The UK Government's new Civil Society Strategy. Big Society updated? Communities genuinely empowered? Let's see


Announced just as the Westminster Parliament was going on holiday, and in the teeth of the Brexit hailstorm, a UKGov report on their "Civil Society Strategy" might not be expected to get much of a fair hearing.

"Civil society" - defined as the thick weave of voluntary, community and change-oriented activities, existing way beyond our existing party-political loyalties - last became part of the public discourse of a Conservative government during the Cameron era, and his Big Society concept (whose troubled, complex history we've occasionally broached in the Editorials of this blog). 

Organisations like Civil Society Futures have been providing open-minded spaces to discuss the development of the sector. As this CSF blog outlines, the Corbyn-led Labour Party hasn't explicitly engaged with civil society (although they have reappointed a shadow minister for it). But its interest in the economic localist models in places like Preston and Barnsley suggests that "decentralisation" of power might become a cross-party-political theme in the next few years. 

Let's see - if so, we approve. And we are going to take a few days to read and absorb the UKGov report, and will report further next week. It's hard not to agree with editorials which point out that whatever measures the Strategy is proposing, are easily dwarfed by the effects of years of austerity-led cuts to local government spending - which are currently threatening a wave of council bankruptcies

Yet for the moment, we will post the text from this thread of tweets from Danny Kruger - once one of the Big Society's founding voices, now evidently a ''government advisor" to the Civil Society Strategy. As one tweeter said, it's considerably more concise and to-the-point than the document itself. 

Text of the following tweets:

  • The theory bit. Government’s job isn’t just to fix social problems directly, but to strengthen the foundations of society. It should grow communities' financial and social capital by stewarding local resources (including public £ but also private £, businesses, volunteers etc).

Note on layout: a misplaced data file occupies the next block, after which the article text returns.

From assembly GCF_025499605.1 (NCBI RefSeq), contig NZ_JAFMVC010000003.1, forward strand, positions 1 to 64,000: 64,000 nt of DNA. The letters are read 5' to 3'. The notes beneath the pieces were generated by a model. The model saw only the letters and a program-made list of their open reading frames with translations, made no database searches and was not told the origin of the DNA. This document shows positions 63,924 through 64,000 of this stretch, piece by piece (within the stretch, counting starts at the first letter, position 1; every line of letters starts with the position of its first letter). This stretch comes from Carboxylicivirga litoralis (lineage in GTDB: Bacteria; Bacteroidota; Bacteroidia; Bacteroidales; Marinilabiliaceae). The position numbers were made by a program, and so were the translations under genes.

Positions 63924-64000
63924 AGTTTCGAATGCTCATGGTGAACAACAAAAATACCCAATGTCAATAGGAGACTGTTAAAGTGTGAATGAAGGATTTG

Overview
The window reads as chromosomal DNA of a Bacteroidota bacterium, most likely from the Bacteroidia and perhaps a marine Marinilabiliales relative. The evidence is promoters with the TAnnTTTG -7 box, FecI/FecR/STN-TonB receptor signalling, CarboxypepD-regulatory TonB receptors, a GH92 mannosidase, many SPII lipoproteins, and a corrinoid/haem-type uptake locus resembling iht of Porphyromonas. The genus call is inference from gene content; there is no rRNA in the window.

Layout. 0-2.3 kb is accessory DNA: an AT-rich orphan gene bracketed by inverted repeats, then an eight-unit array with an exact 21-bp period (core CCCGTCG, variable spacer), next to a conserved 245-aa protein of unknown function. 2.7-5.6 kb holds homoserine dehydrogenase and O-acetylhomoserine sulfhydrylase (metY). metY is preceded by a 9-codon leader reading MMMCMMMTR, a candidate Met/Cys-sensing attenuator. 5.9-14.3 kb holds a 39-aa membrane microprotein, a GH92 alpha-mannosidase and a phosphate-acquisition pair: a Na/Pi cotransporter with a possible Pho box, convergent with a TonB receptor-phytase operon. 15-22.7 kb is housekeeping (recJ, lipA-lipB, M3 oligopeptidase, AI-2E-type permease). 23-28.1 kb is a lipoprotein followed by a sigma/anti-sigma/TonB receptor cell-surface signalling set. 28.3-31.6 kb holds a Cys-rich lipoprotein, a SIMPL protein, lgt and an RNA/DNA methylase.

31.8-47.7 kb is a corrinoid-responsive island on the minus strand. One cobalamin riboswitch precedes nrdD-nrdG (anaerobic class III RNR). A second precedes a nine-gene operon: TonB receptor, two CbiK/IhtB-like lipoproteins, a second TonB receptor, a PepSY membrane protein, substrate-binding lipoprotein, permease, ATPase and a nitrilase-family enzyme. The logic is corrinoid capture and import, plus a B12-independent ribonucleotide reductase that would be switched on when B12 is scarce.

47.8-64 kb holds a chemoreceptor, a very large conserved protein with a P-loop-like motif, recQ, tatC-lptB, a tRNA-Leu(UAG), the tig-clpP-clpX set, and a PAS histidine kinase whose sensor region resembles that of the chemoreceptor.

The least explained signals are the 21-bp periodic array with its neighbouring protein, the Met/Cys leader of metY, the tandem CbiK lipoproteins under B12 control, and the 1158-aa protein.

• When these resources are aligned, ‘social value’ – positive outcomes for individuals and communities – is delivered. So the first commitment of the Strategy is to develop a common measure of social value for both private and public sectors.
  • The Strategy announces two major new civil society institutions, independent of government. £90 million will be allocated to a new body to help the most disadvantaged young people into work; and £55 million to a new body to tackle financial inclusion and problem debt. 
  • The Strategy sets out how government will help local communities attract more investment and take greater power and responsibility over their affairs. We will launch a new "Innovation in Democracy" programme to pilot new models of face-to-face and online decision-making
  • We will do more to help communities take ownership of public buildings and other local assets, and bring together alternative funding including social impact investment, charitable finance and corporate investment. Big Society Capital will devote £35 million to this work.
  • Working with the Charity Commission and UK Community Foundations, Government will release £20 million from dormant charitable trusts to community foundations across the UK.
  • The independent voice of civil society – calling out injustice and campaigning for change – is vital to our democracy. The rules against lobbying with public money do not stop this, but we will work with charities to explore how to strengthen their confidence in speaking out.
  • The Strategy sees a major role for responsible businesses. Many firms put social purpose at the heart of their work. We will establish a Leadership Group of business & civil society representative to lead the debate on the role of business in society and develop actions for the future. 
  • Many public services (eg probation, health services, job centres) began life in the independent sector i.e. civil society. We believe in ‘collaborative commissioning’, trusting local expertise and harnessing all the resources of a community to deliver services. This means…
  • … a new era of grant-making rather than exclusive reliance on competitive tendering; Citizen Commissioners to make spending decisions on behalf of communities; financial and expert support for non-public-sector providers who wish to deliver public services;…
  • … Beefing up the Social Value Act so all government procurement will account for its social impact; and exploring whether this requirement can be applied to grant-making and planning decisions too.
  • To conclude: the Civil Society Strategy is the start not the end of a process, and part of a conversation among equals. We want to work with others to strengthen the voluntary sector, put social purpose at the heart of business, and transform public services. Please join us!

More assessments of the Strategy from the National Council for Voluntary Activities, and from the Civil Society website.